Getting to Uzbekistan doesn’t, as many travelers might think, require numerous long-haul flights with contentious connections. Over the last few years, Uzbekistan has made significant strides toward improving international and domestic airline service.
Turkish Airlines increased its service between New York and Tashkent, making just a single quick stop in either London or Moscow. They’ve also recently begun twice-weekly flights transiting between Istanbul and Samarkand, eliminating the need for an extra stopover in the Uzbek capital.
The country’s national carrier, Uzbekistan Airways, has also stepped up its level of service. The airline recently deployed larger airbuses on routes to major international airports like Delhi, Dubai, and London Heathrow, and for the first time in over 25 years renewed service between Tashkent and the Tajik capital of Dushanbe. There’s plans to roll out direct flights to Ashgabat in neighboring Turkmenistan soon, giving travelers greater options to visit other parts of Central Asia in just one trip.
4. Border Crossings Are Re-opening Again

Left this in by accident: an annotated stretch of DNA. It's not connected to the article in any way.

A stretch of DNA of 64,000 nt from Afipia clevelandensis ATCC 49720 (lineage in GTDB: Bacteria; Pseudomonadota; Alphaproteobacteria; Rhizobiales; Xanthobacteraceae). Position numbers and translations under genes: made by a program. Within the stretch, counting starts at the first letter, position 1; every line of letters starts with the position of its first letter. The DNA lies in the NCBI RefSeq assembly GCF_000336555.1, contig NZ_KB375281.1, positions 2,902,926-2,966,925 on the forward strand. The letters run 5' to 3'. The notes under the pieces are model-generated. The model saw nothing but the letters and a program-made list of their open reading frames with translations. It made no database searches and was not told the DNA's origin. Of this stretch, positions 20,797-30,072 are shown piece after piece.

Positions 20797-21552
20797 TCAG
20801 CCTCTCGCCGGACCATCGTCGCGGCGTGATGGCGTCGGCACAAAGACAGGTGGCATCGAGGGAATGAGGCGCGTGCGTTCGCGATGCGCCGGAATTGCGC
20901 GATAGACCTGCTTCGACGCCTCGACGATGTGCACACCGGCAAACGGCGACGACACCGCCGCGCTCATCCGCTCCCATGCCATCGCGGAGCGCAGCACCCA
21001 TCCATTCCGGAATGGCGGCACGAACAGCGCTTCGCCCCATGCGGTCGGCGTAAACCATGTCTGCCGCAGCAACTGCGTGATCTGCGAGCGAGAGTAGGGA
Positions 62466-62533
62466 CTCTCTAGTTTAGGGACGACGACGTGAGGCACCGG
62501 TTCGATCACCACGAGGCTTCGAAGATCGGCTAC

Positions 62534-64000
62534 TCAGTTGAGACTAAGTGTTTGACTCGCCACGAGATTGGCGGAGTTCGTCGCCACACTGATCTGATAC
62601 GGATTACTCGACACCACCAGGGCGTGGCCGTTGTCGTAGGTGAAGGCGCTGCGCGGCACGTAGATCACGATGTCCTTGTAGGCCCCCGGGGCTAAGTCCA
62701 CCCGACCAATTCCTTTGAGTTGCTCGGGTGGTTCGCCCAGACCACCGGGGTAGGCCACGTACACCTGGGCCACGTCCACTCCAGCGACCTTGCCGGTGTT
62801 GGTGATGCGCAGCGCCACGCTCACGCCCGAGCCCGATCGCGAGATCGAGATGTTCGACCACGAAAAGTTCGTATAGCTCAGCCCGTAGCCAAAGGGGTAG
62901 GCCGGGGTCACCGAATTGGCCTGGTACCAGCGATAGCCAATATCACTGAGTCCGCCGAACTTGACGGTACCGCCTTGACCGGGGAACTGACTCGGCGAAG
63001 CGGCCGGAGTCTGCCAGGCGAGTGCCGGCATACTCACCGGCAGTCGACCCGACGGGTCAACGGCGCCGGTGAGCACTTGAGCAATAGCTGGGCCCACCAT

During the 27-year rule of former president Islam Karimov, Uzbekistan had closed itself off from its neighbors. Many of the country’s overland border crossings had been shut down, but scores of them have finally re-opened in the last year or so.
These include the Dostuk border crossing, connecting Andijan and the Fergana Valley with the city of Osh in Kyrgyzstan, as well as 10 points along the Tajik-Uzbek border, such as the once-popular Samarkand to Penjikent crossing. This means that travelers can now easily add a visit to the excellent Osh Bazaar or the ancient ruins of Penjikent to their itinerary, without having to backtrack or take a more complicated transit route.
5. Off-the-Beaten-Path Adventure Awaits